Yet conscious decisions are being made by consumers. Even buying less meat because prices are high and times are tough is a choice; other “sacrifices” could be made. We could cut back on junk food, or shirts or iPhones, which have a very high meat-equivalent, to coin a term. Yet even though excess supply kept chicken prices lower than the year before, demand dropped.

Some are choosing to eat less meat for all the right reasons. The Values Institute at DGWB Advertising and Communications just named the rise of “flexitarianism” — an eating style that reduces the amount of meat without “going vegetarian” — as one of its top five consumer health trends for 2012. In an survey of 1,400 members, more than one-third of home cooks said they ate less meat in 2011 than in 2010. Back in June, a survey found that 50 percent of American adults said they were aware of the Meatless Monday campaign, with 27 percent of those aware reporting that they were actively reducing their meat consumption.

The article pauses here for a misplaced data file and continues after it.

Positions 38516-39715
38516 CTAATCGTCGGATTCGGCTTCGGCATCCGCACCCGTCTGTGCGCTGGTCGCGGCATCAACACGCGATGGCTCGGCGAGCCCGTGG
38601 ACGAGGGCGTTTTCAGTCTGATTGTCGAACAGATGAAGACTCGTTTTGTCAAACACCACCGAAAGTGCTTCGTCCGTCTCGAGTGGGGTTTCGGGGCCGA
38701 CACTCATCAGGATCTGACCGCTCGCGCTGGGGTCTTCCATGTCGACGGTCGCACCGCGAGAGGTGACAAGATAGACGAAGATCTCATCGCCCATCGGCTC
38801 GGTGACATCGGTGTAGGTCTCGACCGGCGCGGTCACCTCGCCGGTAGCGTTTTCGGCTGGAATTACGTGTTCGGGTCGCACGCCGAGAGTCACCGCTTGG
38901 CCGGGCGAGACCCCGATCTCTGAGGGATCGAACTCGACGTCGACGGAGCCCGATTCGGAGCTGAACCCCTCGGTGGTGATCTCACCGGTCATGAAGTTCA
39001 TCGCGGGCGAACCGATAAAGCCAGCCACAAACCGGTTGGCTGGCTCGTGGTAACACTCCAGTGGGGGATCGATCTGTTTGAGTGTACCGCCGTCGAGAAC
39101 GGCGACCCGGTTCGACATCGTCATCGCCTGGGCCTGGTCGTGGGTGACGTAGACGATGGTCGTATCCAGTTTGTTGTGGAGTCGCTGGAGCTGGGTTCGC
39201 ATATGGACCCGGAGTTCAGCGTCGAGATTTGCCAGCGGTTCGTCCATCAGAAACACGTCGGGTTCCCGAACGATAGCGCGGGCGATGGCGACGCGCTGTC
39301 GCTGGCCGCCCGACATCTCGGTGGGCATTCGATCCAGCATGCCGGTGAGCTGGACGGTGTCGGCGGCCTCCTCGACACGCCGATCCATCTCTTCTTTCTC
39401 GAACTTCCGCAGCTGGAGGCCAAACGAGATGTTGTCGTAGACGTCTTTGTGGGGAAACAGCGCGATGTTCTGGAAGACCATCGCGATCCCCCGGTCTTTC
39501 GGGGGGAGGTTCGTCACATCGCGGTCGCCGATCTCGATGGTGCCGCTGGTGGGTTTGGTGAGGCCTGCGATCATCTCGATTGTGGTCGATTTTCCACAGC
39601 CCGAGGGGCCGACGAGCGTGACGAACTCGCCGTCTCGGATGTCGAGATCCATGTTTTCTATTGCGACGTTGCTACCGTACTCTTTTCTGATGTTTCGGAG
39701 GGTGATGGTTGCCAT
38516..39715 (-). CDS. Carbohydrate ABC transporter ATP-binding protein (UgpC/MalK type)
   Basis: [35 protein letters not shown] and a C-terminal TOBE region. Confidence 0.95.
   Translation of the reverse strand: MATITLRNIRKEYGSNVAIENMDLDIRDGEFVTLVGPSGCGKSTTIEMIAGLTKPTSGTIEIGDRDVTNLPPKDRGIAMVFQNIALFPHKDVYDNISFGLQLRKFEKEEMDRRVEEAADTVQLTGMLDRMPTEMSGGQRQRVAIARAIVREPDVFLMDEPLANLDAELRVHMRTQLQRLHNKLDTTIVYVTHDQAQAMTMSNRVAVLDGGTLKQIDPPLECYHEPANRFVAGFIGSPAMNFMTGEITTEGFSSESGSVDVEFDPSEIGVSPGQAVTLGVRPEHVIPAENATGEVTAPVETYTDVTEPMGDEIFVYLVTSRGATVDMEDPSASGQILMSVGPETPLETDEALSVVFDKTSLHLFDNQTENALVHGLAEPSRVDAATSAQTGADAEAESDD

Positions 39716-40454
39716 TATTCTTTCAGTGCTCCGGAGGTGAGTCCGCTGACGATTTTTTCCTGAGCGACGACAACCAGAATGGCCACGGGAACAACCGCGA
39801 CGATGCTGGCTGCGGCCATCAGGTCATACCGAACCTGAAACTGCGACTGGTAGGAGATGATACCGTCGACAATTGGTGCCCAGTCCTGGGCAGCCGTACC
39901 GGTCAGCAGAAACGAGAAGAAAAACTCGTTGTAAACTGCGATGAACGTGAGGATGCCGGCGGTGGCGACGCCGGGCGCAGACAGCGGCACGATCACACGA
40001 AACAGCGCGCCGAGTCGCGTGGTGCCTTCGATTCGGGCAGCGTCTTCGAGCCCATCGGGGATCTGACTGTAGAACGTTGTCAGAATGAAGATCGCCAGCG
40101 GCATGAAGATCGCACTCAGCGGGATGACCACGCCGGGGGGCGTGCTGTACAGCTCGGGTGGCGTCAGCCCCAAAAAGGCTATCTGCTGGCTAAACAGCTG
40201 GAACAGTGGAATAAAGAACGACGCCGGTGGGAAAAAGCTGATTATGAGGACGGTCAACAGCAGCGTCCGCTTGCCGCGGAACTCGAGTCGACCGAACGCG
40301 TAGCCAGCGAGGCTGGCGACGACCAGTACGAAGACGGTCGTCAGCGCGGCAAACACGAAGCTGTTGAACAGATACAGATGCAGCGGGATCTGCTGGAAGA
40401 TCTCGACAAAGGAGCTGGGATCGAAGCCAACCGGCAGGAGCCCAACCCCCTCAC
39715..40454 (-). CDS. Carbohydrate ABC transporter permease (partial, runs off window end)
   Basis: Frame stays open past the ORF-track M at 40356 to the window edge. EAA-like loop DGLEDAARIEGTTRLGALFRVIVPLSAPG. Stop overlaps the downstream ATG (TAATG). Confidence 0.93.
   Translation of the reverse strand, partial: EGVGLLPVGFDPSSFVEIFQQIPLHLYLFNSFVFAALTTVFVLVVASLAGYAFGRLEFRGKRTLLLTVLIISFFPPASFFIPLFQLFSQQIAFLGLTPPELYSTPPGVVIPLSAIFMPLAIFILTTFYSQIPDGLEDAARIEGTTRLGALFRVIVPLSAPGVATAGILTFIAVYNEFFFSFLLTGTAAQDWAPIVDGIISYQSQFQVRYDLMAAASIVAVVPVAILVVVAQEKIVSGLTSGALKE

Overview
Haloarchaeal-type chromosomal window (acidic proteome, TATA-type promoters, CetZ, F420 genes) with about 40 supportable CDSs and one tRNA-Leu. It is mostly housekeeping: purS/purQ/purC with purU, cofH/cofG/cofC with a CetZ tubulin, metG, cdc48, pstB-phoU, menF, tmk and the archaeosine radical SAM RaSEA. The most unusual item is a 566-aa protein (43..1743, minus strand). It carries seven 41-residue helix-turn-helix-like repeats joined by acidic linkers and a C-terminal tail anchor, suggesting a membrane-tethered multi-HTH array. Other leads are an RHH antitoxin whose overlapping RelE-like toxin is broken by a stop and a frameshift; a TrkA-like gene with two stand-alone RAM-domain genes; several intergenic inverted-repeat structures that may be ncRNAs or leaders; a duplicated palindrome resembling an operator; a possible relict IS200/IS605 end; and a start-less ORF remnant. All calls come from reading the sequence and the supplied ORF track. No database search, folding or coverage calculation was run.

I can add, anecdotally, that when I ask audiences I speak to, “How many of you are eating less meat than you were 10 years ago?” at least two-thirds raise their hands. A self-selecting group to be sure, but nevertheless one that exists.

In fact, let’s ask this: is anyone in this country eating more meat than they used to?

We still eat way more meat than is good for us or the environment, not to mention the animals. But a 12 percent reduction in just five years is significant, and if that decline were to continue for the next five years — well, that’s something few would have imagined five years ago. It’s something only the industry could get upset about. The rest of us should celebrate. Rice and beans, anyone?

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5 Replies
Honored Advisor

Re: a different perspective on meat